We like the Audi A6 sedan. The exterior, as crisply tailored as a Savile Row suit, has a subtly upscale elegance that promises to age as gracefully as Christie Brinkley. The luxo-tech interior sets a benchmark for the segment, combining Audi's Virtual Cockpit with a set of haptic touchscreens and bold, architectural forms. The new 3.0-liter, mild-hybrid turbo V-6 powertrain is smooth, efficient, and capable. And it rides with the quiet aplomb of an E-Class, with much less of the nose-heavy feel that bedeviled previous-generation A6s when you start having fun in the corners.
But we like the new Audi A6 Avant wagon even more.
Just look at it: The Avant's long roof and steeply raked D-pillars transform the A6's visual signature from conservative to cool, to a car that's as fashionably multipurpose as a Brunello Cucinelli field jacket.
In Europe, base versions of the A6 Avant can be ordered with four-cylinder engines and front-wheel drive. Our tester, a 50 TDI Quattro S Line, with all-wheel drive and a six-cylinder engine, was more representative of the specification U.S. customers could expect should Audi of America decide to bring the A6 Avant across the Atlantic (it is currently under discussion, say sources). Fitted with adaptive air suspension, four-wheel steering, a full suite of safety and driver-assistance technologies, and a Bang & Olufsen premium sound system, our A6 Avant tester was equipped similarly to the top-of-the-range Prestige version of the A6 sedan, which starts in the U.S. at $68,095.
In the U.K., the base Avant costs 5.4 percent more than the base A6 sedan. Applying a similar premium to the U.S. market would have entry-level A6 Avant Premium starting at about $62,000 (a couple thousand below the U.S. market E 450 wagon) and a Prestige A6 Avant priced just over $70,000. For context, a Q7 SUV starts at $54,545 for the 2.0-liter turbo-four Premium model, with the six-cylinder Prestige at $69,695. The larger, lavishly equipped Q8 SUV, the entry-level Premium version of which comes standard with Virtual Cockpit and a panoramic sunroof, starts at $68,395 and stretches to $77,545 for the Prestige model.
That's quite a needle to thread for Audi of America product planners wanting to appropriately position the A6 Avant for U.S. consumers. But it's not an impossible task. After more than 1,200 miles from London to Geneva and back in the A6 Avant 50 TDI Quattro S Line, it's easy to see why 60 to 70 percent of all A6s currently sold in Europe are Avants.
In absolute terms the A6 Avant isn't as buttoned down through the corners as the BMW 5 Series wagon or Jaguar's pretty XF wagon. And although the steering is the best yet in an A6, even the Mercedes-Benz E-Class wagon's front end feels sharper and more responsive. For all that, the Audi wagon is still a much more alert and enjoyable drive on a mountain road than any midsize SUV. And with all-wheel drive it'll carry almost as much of your stuff just about anywhere most of today's heavily road-oriented SUVs will take you. (For context, a Q7—taller from floor to roof—will carry 36 percent and 21 percent more cargo with the second row up or folded down, respectively.)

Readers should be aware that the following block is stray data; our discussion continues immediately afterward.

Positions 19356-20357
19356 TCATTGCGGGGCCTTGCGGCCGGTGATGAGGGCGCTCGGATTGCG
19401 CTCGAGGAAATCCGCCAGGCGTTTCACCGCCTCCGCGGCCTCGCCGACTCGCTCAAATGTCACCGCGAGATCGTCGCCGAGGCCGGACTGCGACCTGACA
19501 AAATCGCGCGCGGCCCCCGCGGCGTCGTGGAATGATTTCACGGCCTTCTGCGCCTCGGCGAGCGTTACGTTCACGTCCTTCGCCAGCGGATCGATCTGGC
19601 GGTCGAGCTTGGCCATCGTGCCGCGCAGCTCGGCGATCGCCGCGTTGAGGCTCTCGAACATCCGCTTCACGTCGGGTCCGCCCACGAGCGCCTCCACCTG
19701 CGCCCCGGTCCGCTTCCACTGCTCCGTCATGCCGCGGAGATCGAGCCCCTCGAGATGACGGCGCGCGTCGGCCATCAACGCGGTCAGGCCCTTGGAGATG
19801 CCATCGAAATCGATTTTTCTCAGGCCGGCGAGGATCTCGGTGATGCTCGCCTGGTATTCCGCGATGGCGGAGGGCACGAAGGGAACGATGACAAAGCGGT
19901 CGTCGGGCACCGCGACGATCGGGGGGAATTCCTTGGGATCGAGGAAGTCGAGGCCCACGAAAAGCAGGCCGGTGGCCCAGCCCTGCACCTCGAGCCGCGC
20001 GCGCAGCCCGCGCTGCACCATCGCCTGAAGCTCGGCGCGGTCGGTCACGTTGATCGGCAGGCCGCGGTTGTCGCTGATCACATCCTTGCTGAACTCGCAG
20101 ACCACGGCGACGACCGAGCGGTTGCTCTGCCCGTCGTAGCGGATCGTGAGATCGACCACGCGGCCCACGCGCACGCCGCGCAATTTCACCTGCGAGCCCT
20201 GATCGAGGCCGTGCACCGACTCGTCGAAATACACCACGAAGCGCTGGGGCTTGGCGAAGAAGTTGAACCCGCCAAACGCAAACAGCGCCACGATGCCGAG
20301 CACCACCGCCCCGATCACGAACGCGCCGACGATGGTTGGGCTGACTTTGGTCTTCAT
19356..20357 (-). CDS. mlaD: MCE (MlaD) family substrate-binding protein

The A6 Avant's real strength is long-distance cruising. It's a remarkably quiet and composed car to ride in, body motions beautifully modulated by the air suspension even when cruising at triple-digit speeds. The supremely comfortable S Line seats will leave you feeling free from aches and pains even at the end of a 600-mile day. The MMI user interface is intuitive, though the haptic touchscreen does sometimes require more pressure than expected to activate a function. And being able to switch the Virtual Cockpit dash display to a wide-screen map mode is a boon when driving through an unfamiliar city for the first time.
Our tester was powered by Audi's 3.0-liter V-6 turbodiesel, driving all four wheels through an eight-speed automatic transmission. The engine delivers a solid 282 hp at 3,500 to 4,000 rpm and a stout 457 lb-ft of torque from 2,250 to 3,000 rpm. The 48-voly mild-hybrid drivetrain also includes a 4-hp e-motor mounted in the transmission that smooths the transient responses of the aggressive engine stop/start strategy around town and allows for smart coasting at highway speeds.
We are normally fans of big diesels, especially in long-legged wagons. But this powertrain was a mix of good and bad. The good? We averaged 31.4 mpg for the trip, despite battling blustery crosswinds all the way across France and back while cruising at 80 to 85 mph on the autoroutes. The bad? Annoyingly slow throttle response, especially on kickdown. The big diesel made the Audi feel clumsy on the winding roads through the Jura Mountains just outside Geneva, the engine often a day late and a dollar short when asked for power to balance the car or punch it out of a corner. Selecting Dynamic mode and using the paddle shifters helped ensure smoother progress, but even then the growly, grumbly oiler under the hood never felt happy being pushed out of its comfort zone.
The disappointment was all the more acute because of the great impression the smooth and responsive gasoline mild-hybrid powertrain made on us all while testing the A6 sedan during last year's Car of the Year evaluation. Should the A6 Avant come to the U.S, it would almost certainly get the sedan's 335-hp/369-lb-ft gasoline V-6. And it would be a much better car for it.
With the gasoline engine, the A6 Avant could offer Americans an appealing alternative to the SUV mainstream. The wagon has similar load carrying capacity, better fuel efficiency, and virtually the same all-weather capability as most of the wide-tired, stiffly sprung, car-based SUVs cluttering the freeways and mall parking lots these days. And it's much more enjoyable to drive. The Audi A6 Avant is the thinking person's alternative to an SUV.